Philosophy / History

 Today, we live in a society that is culturally, socio-economically, and technologically more advanced than ever. In such a complex society, we are exposed to various risks such as natural disasters, unexpected accidents, infectious diseases, food contamination, cyberterrorism, among others. In order to avoid and deter such risks and maintain a sense of safety, we need to formulate the right systems and measures and implement them at the right time and in the right way. In order to cope with natural disasters, accidents, and other hazards derived from human socio-economic activities, we need to establish a new type of safety research from an interdisciplinary perspective and nurture researchers and leaders with a broader viewpoint, so that they can contribute to the creation of a safe and secure society in a practical way.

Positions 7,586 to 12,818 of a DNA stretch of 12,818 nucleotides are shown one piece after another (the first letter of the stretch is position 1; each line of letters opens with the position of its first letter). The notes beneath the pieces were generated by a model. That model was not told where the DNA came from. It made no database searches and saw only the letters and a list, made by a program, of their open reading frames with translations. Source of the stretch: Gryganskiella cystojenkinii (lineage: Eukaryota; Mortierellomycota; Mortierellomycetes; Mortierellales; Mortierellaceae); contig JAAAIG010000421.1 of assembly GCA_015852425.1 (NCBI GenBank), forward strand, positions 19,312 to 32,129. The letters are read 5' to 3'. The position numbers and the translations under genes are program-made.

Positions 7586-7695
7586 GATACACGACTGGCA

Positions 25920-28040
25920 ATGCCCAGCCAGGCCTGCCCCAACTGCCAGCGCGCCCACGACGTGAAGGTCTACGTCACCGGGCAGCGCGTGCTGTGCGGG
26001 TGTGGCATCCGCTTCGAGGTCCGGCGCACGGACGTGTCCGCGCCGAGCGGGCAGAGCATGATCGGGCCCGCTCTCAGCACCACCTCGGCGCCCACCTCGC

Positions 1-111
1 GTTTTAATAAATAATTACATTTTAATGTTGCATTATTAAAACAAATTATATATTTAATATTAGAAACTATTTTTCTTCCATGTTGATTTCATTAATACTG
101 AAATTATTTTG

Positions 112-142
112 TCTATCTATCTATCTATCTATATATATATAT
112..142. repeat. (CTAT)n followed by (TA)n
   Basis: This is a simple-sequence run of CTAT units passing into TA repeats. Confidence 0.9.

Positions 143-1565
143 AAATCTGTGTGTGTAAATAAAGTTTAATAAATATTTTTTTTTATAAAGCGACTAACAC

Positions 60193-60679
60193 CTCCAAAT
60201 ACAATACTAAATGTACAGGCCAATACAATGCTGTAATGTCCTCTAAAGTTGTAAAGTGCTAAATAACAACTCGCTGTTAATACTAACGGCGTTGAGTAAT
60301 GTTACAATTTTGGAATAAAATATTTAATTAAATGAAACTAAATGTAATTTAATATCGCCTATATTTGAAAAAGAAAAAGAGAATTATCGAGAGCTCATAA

Kansai University opened the Graduate School of Societal Safety Sciences (GSS) Master Course at its MUSE Campus in Takatsuki city, Osaka pref., in April, 2010. The aim of the establishment is to accumulate “safety knowledge and wisdom” and systematize them into a new realm of studies. We are committed to fostering researchers and experts who are equipped with advanced knowledge and skills that enable them to make and implement proposals and measures for disaster risk reduction, to develop technologies to facilitate a consensus-building process during emergencies, and to simulate emergency and design resilient systems and such. In the past several decades, some methods have been developed through research done in the field of prevention and mitigation of natural disasters, and these methods serve as the main pillar of the education at the GSS. However, to deal with other safety-related issues like man-made disasters, food safety, health risks, environmental hazards, and the like, we need to go further and put these issues into perspective from the viewpoints of corporate ethics, CSR, management, law, labor policies, and maybe even the meaning of life and the joys of working. In other words, nowadays, things cannot be solved with the limited scope of one specific discipline. This is why we set up the GSS to tackle such problems head-on through an interdisciplinary and multi-faceted approach; going beyond the borders of any established discipline – law, political science, economics and management, social studies, psychology, science, information technology, engineering, social medicine, etc. By doing so, priority is given to the realization of a “safe and secure society” and the commitment to elevate our research to an even higher level.